LESS than a week before Jamaica introduces a ban on the importation, manufacture, distribution, and use of certain categories of plastic packaging, some vendors are still concerned about the alternatives.
But Government Senator Matthew Samuda, whose widely supported motion opened the way for the decision to introduce the ban, insists that there is really no need to fear it.
“I am sure that there will be adequate supply of alternatives, whether produced locally or imported for the local market,” Senator Samuda told the Jamaica Observer on Thursday, suggesting that the main replacements will be paper bags and reusable non-plastic bags.
He said that he is aware of the concerns, but he is also aware that efforts are being made to fill the void by producing alternative packaging locally, or importing adequate supplies of the alternatives to mitigate the scare and ensure that consumers will be able to choose between paper bags and non-plastic reusable bags.
“There is no need for the concern, the market will be able to align with the changes. I know that it will take some time for people to get used to it. But removing plastic bags from the waste stream is an important first step, and there is never a wrong time to do the right thing,” he told the Observer.
Minister without Portfolio in the Ministry of Economic Growth and Job Creation Daryl Vaz, in September, announced plans to impose the ban, which will affect the use of single-use plastic carrier/shopping bags, expanded polystyrene, commonly called styrofoam, and plastic drinking straws, which are often improperly discarded, causing significant harm to the environment.
“I can assure the public that there will be teeth [in the law],” Vaz said then, noting that the Government is serious about enforcing the ban.
Since then the National Environment and Planning Agency (NEPA) has intensified its campaign to get Jamaicans to reduce their reliance on single-use plastic bags by either refusing or reusing them.
The focus is on banning the importation, manufacturing and distribution of these materials, and NEPA is hoping that its campaigns will get Jamaicans to reduce their dependence on them, in the meantime.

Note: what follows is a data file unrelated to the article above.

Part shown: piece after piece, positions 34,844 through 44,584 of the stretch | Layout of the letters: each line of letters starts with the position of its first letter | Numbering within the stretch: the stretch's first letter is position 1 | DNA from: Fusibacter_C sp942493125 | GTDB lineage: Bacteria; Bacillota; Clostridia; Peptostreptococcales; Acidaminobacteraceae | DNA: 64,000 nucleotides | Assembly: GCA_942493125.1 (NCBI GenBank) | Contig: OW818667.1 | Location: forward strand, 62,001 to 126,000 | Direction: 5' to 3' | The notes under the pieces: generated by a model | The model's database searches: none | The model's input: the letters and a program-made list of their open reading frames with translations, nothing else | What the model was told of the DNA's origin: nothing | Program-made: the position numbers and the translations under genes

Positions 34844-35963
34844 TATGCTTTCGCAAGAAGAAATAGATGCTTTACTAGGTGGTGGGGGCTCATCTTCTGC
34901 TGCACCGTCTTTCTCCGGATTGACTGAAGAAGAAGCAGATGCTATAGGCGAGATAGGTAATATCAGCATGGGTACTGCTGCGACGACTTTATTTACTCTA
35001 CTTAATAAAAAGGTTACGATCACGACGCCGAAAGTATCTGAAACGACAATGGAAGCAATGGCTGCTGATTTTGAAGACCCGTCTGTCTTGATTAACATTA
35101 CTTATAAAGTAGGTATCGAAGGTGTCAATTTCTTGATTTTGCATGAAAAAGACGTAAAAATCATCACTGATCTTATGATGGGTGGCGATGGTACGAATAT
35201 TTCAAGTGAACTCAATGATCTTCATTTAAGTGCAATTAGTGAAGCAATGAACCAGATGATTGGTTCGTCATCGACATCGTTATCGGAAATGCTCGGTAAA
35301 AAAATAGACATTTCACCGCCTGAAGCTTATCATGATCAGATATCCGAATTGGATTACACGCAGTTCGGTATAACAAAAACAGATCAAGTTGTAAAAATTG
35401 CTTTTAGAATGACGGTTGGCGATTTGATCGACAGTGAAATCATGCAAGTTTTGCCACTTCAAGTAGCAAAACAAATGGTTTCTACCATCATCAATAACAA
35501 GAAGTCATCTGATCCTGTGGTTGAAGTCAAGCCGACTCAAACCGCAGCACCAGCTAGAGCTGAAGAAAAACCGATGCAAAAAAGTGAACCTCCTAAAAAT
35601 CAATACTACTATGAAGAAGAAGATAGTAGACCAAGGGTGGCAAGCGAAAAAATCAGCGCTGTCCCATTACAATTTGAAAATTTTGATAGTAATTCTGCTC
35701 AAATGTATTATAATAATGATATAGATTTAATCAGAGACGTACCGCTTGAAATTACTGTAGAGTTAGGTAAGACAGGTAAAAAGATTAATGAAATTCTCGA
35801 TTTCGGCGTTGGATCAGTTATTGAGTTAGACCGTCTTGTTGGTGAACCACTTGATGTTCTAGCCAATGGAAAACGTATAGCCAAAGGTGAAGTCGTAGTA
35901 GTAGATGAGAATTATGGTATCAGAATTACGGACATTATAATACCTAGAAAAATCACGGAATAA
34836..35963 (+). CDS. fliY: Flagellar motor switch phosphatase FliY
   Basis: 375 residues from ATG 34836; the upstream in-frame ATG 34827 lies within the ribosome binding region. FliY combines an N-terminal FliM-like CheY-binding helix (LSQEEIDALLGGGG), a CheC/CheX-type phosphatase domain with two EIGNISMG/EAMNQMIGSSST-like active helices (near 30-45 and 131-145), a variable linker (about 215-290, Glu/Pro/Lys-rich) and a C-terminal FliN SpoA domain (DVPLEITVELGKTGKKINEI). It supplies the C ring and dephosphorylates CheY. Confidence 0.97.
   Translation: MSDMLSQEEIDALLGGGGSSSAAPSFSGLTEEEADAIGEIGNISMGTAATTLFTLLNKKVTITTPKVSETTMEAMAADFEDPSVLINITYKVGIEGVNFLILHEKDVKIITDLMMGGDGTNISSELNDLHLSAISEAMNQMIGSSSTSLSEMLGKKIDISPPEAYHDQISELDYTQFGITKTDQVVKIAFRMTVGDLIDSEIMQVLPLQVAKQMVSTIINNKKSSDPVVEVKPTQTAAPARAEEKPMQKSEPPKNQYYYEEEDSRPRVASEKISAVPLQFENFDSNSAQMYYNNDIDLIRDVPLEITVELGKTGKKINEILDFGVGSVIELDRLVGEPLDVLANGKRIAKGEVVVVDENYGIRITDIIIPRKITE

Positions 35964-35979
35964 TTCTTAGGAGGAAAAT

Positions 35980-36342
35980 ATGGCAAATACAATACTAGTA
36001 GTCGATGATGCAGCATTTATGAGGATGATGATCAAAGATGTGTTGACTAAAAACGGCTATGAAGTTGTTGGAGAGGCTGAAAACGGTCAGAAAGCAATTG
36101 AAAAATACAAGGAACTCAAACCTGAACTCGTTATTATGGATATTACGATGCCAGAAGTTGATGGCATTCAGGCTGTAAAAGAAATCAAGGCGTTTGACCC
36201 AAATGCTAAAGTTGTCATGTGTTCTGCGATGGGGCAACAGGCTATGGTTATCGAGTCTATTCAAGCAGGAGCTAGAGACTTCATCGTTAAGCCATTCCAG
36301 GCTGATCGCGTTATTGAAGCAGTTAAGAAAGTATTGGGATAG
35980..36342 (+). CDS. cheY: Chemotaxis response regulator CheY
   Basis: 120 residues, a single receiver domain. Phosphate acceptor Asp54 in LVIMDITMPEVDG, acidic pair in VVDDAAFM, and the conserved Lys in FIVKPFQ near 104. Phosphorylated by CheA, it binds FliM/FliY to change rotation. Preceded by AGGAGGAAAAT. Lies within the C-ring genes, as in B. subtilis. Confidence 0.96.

“Since the ban was announced, everything that NEPA has done has been on plastic throughout all our public education, and we have also done work on social media,” said Public Relations Officer Ollyvia Anderson.
NEPA has insisted that individuals buying lunches refuse the scandal bags, even if they do not get an alternative food box. The agency has suggested taking cutlery to work to have meals and rejecting plastic forks. In some instances, the use of plastic bags will be allowed. However, manufacturers will have to apply to NEPA for exemptions.
The polystyrene ban applies to those that are used as food and beverage containers. Regarding drinking straws, the ban will not apply to those that are used in medical facilities like hospitals or care homes for patients.
The Private Sector Organisation of Jamaica (PSOJ) has also been supportive of the ban. Its president, Howard Mitchell, says the entity is aware that the listed materials are hazardous to health and the environment.
He said that while most Jamaicans use plastic daily, the country has to work out ways to accommodate the transition, but the PSOJ is in favour of limiting, reducing and eventually eliminating the use of plastics.
“We think we have to do it. We have even written to the Government stating that we want to be a part of the implementation team, because there is no question that plastics are bad for us and the environment,” Mitchell said recently.
Although plastic bags have become part of everyday life in Jamaica, the convenience comes at a very high cost to the environment and negatively affects human health.
This has led to several countries banning the use of plastic bags, while others enforce restricted laws against the use of these bags because of the negative effects of their usage. The use of plastic bags is considered as one of the great environmental issues humans are facing in their contemporary life.
Senator Samuda recently assured the country that there will be no unfair advantages for manufacturers and distributors under the impending ban.
He told a ‘Consumer Talk’ on the ban, hosted recently by the National Consumers’ League in association with NEPA at the Bureau of Standards, that the plastic ban will be implemented through a Ministerial Order under the Trade Act of Jamaica.
“There won’t be unfair advantages for any business group in Jamaica, whether large or small,” Senator Samuda said.
He added that under the Trade Act, plastic bags 2424 inches, plastic drinking straws, and imported expanded polystyrene will not be allowed for manufacture, distribution and importation by any Jamaican company.
“What the Ministerial Order will allow the Government to do is reinforce the ban within the business community, rather than target individuals,” he explained.
Samuda noted that breaches of the plastic ban could result in fines of up to $2 million, or imprisonment for a maximum of two years, as outlined in Sections 11 and 13 of the Trade Act. However, he indicated that no tax incentives or concessions will be administered by the Government under the ban.
In 2016, Senator Samuda tabled a motion in the Senate for the ban on a range of plastic and expanded polystyrene products. Vaz announced the ban on September 18. It is to become effective January 1, 2019.